Do there exist theories of physics without the concept of force? For, example, even though we sometimes associate repulsion and/or attraction with the concept of force, can all that be explained without that concept? Can, somehow, all of physics be explained in terms of fields and continuous and, possibly, discontinuous changes and processes in only the fields themselves?

  • $\begingroup$ Yes. There are many theoretical frameworks. Are you interested in classical physics or in more general cases? $\endgroup$ – user1420303 Jun 12 at 1:25
  • $\begingroup$ @user1420303 In every case, in all the cases. $\endgroup$ – Grešnik Jun 12 at 1:27
  • $\begingroup$ You can start looking for Lagrangian and hamiltonian mechanics, Hamilton-Jacobi equation and quantum mechanics in its more common formulations. There are others alternatives. $\endgroup$ – user1420303 Jun 12 at 2:24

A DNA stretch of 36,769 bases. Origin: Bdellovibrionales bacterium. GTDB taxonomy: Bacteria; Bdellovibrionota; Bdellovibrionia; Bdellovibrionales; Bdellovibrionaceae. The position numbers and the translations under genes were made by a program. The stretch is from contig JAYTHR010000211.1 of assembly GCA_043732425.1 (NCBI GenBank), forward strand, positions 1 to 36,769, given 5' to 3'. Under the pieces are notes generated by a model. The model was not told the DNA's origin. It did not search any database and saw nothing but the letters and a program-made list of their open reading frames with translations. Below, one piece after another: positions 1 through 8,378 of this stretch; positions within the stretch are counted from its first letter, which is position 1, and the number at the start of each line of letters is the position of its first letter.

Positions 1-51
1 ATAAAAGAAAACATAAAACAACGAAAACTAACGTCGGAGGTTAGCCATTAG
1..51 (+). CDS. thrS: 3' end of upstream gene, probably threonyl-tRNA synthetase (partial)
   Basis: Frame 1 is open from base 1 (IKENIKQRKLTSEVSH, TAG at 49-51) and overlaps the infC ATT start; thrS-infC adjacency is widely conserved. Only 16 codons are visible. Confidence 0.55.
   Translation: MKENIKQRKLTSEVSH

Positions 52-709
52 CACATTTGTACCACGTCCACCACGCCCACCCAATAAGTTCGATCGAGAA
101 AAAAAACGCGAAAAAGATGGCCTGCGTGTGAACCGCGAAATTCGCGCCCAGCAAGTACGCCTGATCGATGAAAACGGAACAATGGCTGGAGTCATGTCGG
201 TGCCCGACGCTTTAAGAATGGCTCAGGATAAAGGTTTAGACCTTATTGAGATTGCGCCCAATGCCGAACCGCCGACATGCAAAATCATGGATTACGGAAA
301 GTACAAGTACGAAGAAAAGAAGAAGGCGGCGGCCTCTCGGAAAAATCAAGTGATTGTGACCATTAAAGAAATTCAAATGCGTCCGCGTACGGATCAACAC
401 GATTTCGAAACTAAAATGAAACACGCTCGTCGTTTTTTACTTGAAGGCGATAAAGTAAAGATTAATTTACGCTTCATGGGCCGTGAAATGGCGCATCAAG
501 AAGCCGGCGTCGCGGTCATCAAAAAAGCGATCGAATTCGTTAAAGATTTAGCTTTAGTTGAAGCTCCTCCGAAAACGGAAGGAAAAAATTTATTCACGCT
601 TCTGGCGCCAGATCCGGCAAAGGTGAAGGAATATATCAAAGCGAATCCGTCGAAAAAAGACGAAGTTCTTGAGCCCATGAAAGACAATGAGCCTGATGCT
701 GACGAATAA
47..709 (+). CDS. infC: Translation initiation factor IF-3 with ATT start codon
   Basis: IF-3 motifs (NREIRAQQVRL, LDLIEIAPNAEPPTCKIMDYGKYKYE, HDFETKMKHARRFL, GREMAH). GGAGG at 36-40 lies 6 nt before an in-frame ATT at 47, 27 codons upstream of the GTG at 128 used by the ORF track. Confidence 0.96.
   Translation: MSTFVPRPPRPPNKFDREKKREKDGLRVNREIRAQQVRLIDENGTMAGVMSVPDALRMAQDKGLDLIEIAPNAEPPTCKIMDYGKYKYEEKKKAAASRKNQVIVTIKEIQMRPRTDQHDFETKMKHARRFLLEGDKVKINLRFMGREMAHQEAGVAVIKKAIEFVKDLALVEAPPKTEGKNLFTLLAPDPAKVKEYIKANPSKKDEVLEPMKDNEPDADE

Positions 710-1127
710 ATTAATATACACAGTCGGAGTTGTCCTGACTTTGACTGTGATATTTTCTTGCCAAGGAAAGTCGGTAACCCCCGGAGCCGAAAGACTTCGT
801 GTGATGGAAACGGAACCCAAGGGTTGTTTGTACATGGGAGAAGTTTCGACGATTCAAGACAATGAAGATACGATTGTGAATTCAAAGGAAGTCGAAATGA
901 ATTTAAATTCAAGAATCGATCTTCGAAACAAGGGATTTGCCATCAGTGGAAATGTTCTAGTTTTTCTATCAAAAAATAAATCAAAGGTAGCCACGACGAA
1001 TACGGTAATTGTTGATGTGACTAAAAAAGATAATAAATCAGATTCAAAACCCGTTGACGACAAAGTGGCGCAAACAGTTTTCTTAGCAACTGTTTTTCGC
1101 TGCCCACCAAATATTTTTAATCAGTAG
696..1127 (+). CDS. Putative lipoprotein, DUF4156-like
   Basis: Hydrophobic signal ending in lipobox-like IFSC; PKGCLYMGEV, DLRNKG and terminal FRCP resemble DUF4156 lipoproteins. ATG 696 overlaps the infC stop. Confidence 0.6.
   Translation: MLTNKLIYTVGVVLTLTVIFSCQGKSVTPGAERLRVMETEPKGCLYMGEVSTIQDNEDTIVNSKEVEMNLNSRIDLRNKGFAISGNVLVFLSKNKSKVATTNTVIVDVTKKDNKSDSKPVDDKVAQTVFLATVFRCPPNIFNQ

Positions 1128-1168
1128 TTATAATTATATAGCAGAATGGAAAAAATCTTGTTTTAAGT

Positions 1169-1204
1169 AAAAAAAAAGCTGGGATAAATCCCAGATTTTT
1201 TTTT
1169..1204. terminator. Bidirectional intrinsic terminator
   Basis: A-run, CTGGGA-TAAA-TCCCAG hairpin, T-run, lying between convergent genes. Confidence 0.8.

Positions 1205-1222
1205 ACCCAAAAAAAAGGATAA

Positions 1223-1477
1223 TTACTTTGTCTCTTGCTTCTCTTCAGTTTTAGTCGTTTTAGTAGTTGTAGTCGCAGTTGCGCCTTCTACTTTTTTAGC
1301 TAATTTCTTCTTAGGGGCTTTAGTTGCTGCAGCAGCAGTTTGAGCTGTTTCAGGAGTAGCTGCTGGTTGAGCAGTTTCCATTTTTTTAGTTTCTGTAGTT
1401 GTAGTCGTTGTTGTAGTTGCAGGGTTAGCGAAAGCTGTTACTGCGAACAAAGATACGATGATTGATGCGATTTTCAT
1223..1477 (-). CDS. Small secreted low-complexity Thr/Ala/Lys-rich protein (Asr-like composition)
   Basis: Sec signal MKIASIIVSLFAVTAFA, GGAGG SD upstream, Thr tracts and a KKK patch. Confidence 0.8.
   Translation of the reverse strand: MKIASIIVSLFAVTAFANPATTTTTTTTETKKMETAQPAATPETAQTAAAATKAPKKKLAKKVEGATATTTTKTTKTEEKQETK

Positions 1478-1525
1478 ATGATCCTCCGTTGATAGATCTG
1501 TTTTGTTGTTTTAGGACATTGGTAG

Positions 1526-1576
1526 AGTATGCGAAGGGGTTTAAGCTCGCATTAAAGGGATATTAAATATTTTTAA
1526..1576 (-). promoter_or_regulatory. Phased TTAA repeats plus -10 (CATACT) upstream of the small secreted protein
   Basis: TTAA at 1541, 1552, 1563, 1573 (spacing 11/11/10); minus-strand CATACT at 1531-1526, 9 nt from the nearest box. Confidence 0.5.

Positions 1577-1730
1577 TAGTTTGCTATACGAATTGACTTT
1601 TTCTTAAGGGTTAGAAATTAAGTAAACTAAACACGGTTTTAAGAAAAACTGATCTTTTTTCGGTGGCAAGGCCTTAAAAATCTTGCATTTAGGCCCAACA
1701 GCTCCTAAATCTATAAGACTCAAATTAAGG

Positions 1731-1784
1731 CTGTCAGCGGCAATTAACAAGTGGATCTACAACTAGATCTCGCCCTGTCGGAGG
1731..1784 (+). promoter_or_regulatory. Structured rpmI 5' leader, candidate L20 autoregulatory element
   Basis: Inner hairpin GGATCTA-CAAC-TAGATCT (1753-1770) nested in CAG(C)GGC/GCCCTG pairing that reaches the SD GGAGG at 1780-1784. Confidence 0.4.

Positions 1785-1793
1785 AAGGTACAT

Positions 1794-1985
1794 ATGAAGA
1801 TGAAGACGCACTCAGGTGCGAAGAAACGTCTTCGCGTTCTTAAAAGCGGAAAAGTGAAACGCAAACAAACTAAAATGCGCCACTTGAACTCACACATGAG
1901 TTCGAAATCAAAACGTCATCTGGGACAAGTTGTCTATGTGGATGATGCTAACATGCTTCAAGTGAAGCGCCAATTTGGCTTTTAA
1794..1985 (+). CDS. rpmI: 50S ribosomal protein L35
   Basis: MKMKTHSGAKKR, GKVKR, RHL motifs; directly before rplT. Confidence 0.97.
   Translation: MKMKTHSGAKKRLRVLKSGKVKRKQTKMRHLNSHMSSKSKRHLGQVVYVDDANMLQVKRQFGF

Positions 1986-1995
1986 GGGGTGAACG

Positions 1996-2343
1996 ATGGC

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    $\begingroup$ Quantum field theory doesn’t tend to talk about force, and it explains elementary particles and their strong, weak, and electromagnetic interactions in terms of quantum fields. (There is an electron field, a photon field, a quark field, etc.) General Relativity doesn’t tend to talk about force, and it explains gravity in terms of a non-quantum field that determines spacetime geometry. Modern fundamental physics is pretty much all about fields. $\endgroup$ – G. Smith Jun 12 at 2:54
  • $\begingroup$ I think energy can be used to explain physics without forces but energy in itself is derived from forces. $\endgroup$ – Unique Jun 12 at 4:54

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